Attention linked with grades


Children who display higher levels of inattention at the age of seven are at risk of worse academic outcomes in their secondary examinations, research by an Indian-origin professor in Britain says. The findings have significant implications for parents, teachers and clinicians. Researchers at the Universities of Nottingham and Bristol studied more than 11,000 children as part of the research.

cyber computer child children“Teachers and parents should be aware of the long-term academic impact of behaviours such as inattention and distractibility,” said Kapil Sayal, professor of child and adolescent psychiatry at University of Nottingham.

“The impact applies across the whole spectrum of scores at the population level and is not just confined to those scoring above a cut-off or at the extreme end,” Sayal noted.

“Prevention and intervention strategies are key and, in the teenage years, could include teaching students time-management and organisational skills, minimising distractions and helping them to prioritise their work and revision,” Sayal noted.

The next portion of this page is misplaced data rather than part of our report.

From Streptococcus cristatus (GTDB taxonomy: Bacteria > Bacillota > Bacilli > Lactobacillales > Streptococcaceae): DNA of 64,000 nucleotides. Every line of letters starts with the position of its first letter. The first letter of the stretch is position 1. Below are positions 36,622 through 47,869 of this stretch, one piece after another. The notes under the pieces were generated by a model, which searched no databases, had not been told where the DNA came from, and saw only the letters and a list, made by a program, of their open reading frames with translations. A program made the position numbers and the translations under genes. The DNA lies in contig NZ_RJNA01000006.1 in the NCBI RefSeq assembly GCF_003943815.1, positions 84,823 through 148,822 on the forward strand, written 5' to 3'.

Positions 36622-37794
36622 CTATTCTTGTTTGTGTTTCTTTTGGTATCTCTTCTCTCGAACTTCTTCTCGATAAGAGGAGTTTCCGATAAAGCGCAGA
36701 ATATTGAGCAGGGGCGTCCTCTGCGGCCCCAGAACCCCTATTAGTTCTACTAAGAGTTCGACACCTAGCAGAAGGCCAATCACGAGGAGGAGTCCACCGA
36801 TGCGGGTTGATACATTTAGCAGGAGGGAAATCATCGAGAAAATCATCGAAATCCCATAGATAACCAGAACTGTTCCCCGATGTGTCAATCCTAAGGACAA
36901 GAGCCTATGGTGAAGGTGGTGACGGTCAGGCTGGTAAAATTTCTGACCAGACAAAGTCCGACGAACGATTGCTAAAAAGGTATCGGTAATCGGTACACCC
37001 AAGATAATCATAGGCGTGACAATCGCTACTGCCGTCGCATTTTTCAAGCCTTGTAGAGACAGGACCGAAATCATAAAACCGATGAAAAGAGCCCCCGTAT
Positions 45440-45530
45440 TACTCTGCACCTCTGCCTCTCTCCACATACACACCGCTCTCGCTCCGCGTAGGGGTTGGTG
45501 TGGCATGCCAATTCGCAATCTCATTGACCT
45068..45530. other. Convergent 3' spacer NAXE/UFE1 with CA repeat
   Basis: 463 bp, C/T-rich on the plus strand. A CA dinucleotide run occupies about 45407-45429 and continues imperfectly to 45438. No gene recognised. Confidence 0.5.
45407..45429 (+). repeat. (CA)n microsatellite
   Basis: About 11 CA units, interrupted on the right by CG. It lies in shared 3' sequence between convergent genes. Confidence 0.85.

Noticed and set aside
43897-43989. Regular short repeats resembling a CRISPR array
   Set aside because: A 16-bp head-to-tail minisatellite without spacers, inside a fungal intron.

Parents and teachers completed detailed questionnaires when the children were seven-year-old to assess a variety of different behaviours.

Some of these behaviours include inattention, hyperactivity/impulsivity and oppositional/defiant problems. This information was compared with the children’s academic achievements by looking at their secondary examination results at age 16.

For every one-point increase in inattention symptoms at age seven, across the whole sample, there was a two to three point reduction in secondary examination scores at age 16.

With each one-point increase in inattention symptoms increased the risk of worse academic outcomes across the full range of inattention scores in the sample.

The study appeared in the Journal of the American Academy of Child and Adolescent Psychiatry.

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